This can’t be helping: Allergan’s AGN, -0.13%  CEO argued yesterday that Trump’s election won’t take the focus off high drug prices.

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Bill Gross isn’t buying the Trump rally and the prospects for growth driving it.

As President-elect Donald Trump’s economic team takes shape, led by Treasury Secretary nominee Steven Mnuchin, investors are misguided in betting that promised tax cuts, infrastructure spending and deregulation will spur faster growth, according to an e-mail Thursday from Gross, the billionaire bond fund manager. He said the benefits from such fiscal stimulus likely would be temporary.

Gross said future growth is primarily a function of productivity, which has flat lined for the last several years and shows little promise of accelerating.

“A strong dollar and continuing structural headwinds including aging demographics, de-globalization trade policies, and accelerating debt-to-GDP in almost all countries at now higher interest rates, promise to contain productivity at perhaps 1 percent annual growth rates and therefore real GDP growth at 2 percent,” he wrote.

The Dow Jones Industrial Average was up Thursday, the 13th daily gain in the 16 trading days since Trump’s surprise Nov. 8 election victory. Treasuries extended losses, continuing the biggest increase in yields on 10-year notes since 2009 following Trump’s triumph. Yields on the 10-year may rise to almost 2.5 percent by the end of this month, Gross said.

“An investor should move to cash and cash alternatives, such as high probability equity arbitrage situations,” Gross, who runs the $1.7 billion Janus Global Unconstrained Bond Fund, said. “Bond durations should be far below benchmarks.”

Jeffrey Gundlach, whose DoubleLine Capital oversaw more than $106 billion as of Sept. 30, also warned investors Thursday to be wary of a Trump rally.

“There is going to be a buyer’s remorse period,” Gundlach said in an interview with Reuters. “The dollar is going to go down, yields have peaked and will move sideways, stocks have peaked as well and gold is going to go up in the short term.”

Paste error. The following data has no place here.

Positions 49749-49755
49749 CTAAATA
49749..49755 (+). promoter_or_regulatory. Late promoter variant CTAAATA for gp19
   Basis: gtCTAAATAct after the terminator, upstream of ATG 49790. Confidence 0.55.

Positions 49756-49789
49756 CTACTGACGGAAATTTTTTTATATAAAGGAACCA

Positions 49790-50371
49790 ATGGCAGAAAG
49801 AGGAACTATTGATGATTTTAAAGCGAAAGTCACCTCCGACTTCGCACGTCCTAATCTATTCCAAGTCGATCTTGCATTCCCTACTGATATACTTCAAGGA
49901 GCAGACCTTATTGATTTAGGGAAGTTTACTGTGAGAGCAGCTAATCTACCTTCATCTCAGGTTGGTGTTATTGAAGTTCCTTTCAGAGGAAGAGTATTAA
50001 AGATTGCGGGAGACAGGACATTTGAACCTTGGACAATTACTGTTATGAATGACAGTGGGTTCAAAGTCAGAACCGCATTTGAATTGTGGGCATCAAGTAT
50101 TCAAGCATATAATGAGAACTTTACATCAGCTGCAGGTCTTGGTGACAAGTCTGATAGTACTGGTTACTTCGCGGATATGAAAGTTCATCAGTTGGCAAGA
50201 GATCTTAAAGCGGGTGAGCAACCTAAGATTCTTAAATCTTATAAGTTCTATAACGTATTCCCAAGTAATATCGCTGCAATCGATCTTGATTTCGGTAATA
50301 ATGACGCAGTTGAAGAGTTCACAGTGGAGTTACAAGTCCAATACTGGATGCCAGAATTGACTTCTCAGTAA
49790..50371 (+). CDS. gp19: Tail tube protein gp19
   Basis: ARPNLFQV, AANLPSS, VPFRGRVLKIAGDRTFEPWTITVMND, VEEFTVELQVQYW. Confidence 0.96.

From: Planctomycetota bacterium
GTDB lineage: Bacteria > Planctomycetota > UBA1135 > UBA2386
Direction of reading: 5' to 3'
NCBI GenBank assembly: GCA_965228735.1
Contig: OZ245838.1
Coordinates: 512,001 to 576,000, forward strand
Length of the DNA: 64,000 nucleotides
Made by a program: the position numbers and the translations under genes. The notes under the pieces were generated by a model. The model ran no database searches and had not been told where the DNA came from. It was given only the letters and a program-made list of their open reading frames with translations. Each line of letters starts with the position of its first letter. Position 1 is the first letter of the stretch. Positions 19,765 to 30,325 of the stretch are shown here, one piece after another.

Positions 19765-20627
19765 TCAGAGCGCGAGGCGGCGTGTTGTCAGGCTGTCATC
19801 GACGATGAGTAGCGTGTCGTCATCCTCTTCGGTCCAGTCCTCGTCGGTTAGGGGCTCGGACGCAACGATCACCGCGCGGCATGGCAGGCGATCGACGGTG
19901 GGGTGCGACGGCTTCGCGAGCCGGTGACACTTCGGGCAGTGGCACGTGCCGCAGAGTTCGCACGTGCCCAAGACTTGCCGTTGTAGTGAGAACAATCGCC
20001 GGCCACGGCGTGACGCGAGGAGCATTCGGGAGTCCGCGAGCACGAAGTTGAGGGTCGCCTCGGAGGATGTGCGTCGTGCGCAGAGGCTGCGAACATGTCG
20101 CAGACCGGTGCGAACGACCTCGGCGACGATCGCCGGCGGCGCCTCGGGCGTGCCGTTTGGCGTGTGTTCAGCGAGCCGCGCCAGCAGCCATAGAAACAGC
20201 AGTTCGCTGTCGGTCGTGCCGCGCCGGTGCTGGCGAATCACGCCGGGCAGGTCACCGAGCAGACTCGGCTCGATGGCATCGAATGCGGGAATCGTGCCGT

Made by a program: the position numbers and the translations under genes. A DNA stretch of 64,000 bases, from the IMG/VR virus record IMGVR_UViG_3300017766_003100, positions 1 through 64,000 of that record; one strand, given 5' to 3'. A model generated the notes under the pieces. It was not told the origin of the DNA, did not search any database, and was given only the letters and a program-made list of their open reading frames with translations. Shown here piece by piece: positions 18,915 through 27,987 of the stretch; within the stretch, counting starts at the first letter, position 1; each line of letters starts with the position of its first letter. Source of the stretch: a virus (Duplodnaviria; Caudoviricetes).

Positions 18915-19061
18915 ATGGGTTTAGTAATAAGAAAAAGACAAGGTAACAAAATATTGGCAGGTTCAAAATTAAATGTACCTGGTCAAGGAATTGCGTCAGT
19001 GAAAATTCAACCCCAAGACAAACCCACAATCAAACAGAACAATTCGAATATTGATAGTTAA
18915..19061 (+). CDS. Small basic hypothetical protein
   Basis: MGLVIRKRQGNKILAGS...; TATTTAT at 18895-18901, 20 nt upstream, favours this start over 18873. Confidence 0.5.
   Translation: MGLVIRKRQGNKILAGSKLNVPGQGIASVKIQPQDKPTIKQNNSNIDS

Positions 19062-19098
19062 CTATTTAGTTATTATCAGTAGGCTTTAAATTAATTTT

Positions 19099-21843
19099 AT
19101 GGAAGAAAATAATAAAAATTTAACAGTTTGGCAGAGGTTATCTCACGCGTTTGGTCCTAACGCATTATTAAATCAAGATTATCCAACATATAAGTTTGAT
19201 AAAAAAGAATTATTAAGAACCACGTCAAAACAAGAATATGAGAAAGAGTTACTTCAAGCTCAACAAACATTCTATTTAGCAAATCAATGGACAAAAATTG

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Well we had our LLB results. We both passed. As we are already underway with the Bar exam, we carry on now knowing that we can complete the whole process.

The whole thing is a bit of an anti-climax. It will take a little bit of time for it to sink in. It doesn’t help that we are already very busy and under 2 exams-a-week pressure with the Bar.


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On Sunday, France’s Republican Party will choose its candidate for the presidential election next spring. Opinion polls say that the Republicans are so far ahead that the party, in effect, is about to name the next president — either Alain Juppe or Francois Fillon, former prime ministers offering not-too-dissimilar conservative programs.

The polls, for once, had better be right. The likely alternative to either of those men would be disastrous — and not just for France.

Support for the Socialist party has collapsed: President Francois Hollande’s approval rating stands (if that’s the right word) at 4 percent. So the Republican nominee is likely to face Marine Le Pen, leader of the populist National Front. She’s France’s answer to Donald Trump, except with more self-discipline, added xenophobia and a clearer sense of purpose. If she wins, the European Union would be badly and perhaps fatally wounded. By comparison, Brexit would be a minor nuisance.

Le Pen celebrated Britain’s vote to quit last June as the beginning of the end for the EU — a project she’s called “objectively a total failure.” An EU without France, which designed and built the EU alongside Germany, is objectively a hard thing to imagine. A National Front victory would shake Europe more violently than Trump’s win has rocked the U.S.

The polls suggest that either Fillon or Juppe ought to beat her easily — but there are many unknowns. It’s unclear who will stand for the Socialists, for example, or whether Emmanuel Macron (who quit the government earlier this year and leads a new party) will gather strong support. Right now, though, the threat from Le Pen looks real.